The proposed recordkeeping rules are modeled after the broker-dealer recordkeeping program regime under SEC Rules 17a-3 and 17a-4 under the Exchange Act. The proposed rules would amend SEC Rules 17a-3 and 17a-4 to apply such rules to BD SBSDs/MSBSPs. Bank and stand-alone SBSDs/MSBSPs would be subject to new proposed SEC Rules 18a-5 and 18a-6.
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Making and Keeping Records Current
As set forth below, under the Proposed Rules, BD SBSDs/MSBSPs, stand-alone and bank SBSDs/MSBSPs would be required to make and keep current the records discussed below. The Proposed Rules would extend the broker-dealer rules to SBSDs/MSBSPs in respect of SBS as follows:
Trade Blotters. Stand-alone, bank and BD SBSDs/MSBSPs would be required to make and keep current trade blotters containing itemized daily records of all transactions in securities (including SBS), all receipts and deliveries of securities (including SBS), disbursements of cash and all other debits/credits.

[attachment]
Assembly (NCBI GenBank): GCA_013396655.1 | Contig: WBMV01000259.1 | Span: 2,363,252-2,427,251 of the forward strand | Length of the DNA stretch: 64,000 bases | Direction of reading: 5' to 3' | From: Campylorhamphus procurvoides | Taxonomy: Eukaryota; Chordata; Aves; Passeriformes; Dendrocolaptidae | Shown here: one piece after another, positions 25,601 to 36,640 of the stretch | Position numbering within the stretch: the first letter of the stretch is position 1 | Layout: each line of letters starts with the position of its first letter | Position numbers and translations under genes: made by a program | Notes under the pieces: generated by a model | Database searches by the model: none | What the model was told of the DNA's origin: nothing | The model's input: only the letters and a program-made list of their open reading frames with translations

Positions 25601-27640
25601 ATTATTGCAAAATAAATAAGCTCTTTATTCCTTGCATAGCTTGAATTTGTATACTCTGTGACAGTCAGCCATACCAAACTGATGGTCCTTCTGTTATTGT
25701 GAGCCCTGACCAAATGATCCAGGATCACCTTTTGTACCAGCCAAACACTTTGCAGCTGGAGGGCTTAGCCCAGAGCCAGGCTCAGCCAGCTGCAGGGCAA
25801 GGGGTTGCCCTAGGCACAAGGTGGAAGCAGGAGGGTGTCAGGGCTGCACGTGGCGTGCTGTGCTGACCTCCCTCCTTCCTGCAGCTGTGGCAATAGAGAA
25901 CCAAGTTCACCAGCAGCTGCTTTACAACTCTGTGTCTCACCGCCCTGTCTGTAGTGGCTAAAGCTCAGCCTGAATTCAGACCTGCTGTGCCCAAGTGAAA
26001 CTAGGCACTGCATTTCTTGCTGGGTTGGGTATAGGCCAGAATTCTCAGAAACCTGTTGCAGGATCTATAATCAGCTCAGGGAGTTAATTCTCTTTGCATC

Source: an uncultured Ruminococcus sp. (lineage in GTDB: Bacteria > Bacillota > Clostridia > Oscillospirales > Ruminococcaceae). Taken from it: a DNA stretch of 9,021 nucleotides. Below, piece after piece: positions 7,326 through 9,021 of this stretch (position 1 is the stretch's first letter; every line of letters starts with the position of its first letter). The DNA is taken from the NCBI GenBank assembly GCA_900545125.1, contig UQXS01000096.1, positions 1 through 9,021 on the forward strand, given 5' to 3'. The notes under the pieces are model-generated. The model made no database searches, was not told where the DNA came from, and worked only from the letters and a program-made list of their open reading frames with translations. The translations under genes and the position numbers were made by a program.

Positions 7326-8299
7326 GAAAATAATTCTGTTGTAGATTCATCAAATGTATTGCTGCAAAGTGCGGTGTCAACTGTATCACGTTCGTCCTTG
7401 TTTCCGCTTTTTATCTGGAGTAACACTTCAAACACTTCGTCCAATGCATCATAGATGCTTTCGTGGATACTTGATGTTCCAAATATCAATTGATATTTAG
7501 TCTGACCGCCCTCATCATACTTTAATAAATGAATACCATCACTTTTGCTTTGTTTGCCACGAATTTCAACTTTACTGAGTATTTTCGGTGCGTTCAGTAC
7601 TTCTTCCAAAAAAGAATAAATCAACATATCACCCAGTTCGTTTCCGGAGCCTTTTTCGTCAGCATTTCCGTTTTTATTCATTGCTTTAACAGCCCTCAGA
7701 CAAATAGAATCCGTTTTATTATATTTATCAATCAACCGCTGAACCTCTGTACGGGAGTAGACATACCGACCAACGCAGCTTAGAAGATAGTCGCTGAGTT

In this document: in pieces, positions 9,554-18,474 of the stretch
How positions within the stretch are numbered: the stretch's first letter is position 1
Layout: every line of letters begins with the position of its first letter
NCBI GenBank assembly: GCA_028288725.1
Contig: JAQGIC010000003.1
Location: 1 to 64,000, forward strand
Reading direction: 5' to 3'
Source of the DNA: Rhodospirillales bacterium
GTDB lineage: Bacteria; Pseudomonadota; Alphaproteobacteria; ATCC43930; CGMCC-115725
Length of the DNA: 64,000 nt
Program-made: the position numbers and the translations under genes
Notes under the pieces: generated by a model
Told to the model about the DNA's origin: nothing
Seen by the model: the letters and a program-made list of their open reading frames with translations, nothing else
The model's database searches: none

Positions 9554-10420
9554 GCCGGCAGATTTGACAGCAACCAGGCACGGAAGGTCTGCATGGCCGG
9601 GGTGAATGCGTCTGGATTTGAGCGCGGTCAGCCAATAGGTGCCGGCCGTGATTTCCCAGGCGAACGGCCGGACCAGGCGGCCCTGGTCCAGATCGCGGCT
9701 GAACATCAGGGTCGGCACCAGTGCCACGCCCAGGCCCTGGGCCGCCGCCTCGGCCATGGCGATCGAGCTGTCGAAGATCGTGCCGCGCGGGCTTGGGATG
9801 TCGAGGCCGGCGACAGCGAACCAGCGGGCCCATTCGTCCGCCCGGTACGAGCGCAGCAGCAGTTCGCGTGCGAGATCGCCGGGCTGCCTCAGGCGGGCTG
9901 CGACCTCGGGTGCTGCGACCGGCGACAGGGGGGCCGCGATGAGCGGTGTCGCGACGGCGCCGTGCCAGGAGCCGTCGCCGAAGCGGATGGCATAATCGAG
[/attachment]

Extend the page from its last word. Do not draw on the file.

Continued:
General Ledger. Stand-alone SBSDs/MSBSPs would be required to keep current ledgers reflecting all assets/liabilities, income and expenses and capital accounts in respect of SBS.
Ledgers for Customer and Non-Customer Accounts. Stand-alone and bank SBSDs/MSBSPs would separately need to account for SBS in their ledgers of securities and commodities transactions in customer and non-customer cash and margin accounts.
Stock Record. All SBSDs/MSBSPs would need to make and keep current the securities record accounting for SBS in addition to the existing requirements. Bank SBSDs/MSBSPs must maintain such records only with respect to their activities as SBSDs/MSBSPs.
Memoranda of Brokerage Orders and Proprietary Orders. Bank and BD SBSDs/MSBSPs would need to make and keep current a memorandum of each brokerage order and proprietary order in respect of SBS in addition to the existing requirements. Stand-alone SBSDs/MSBSPs would be required to keep current such a memorandum but only with respect to proprietary orders.
Confirmations. All SBSDs/MSBSPs would need to make and keep current copies of confirmations of purchases and sales of securities in respect of SBS and would require firms to keep current copies of SBS trade acknowledgments and verifications. Bank SBSDs/MSBSPs confirmation requirements are limited to SBS and securities if they are related to a SBS (i.e., a hedge).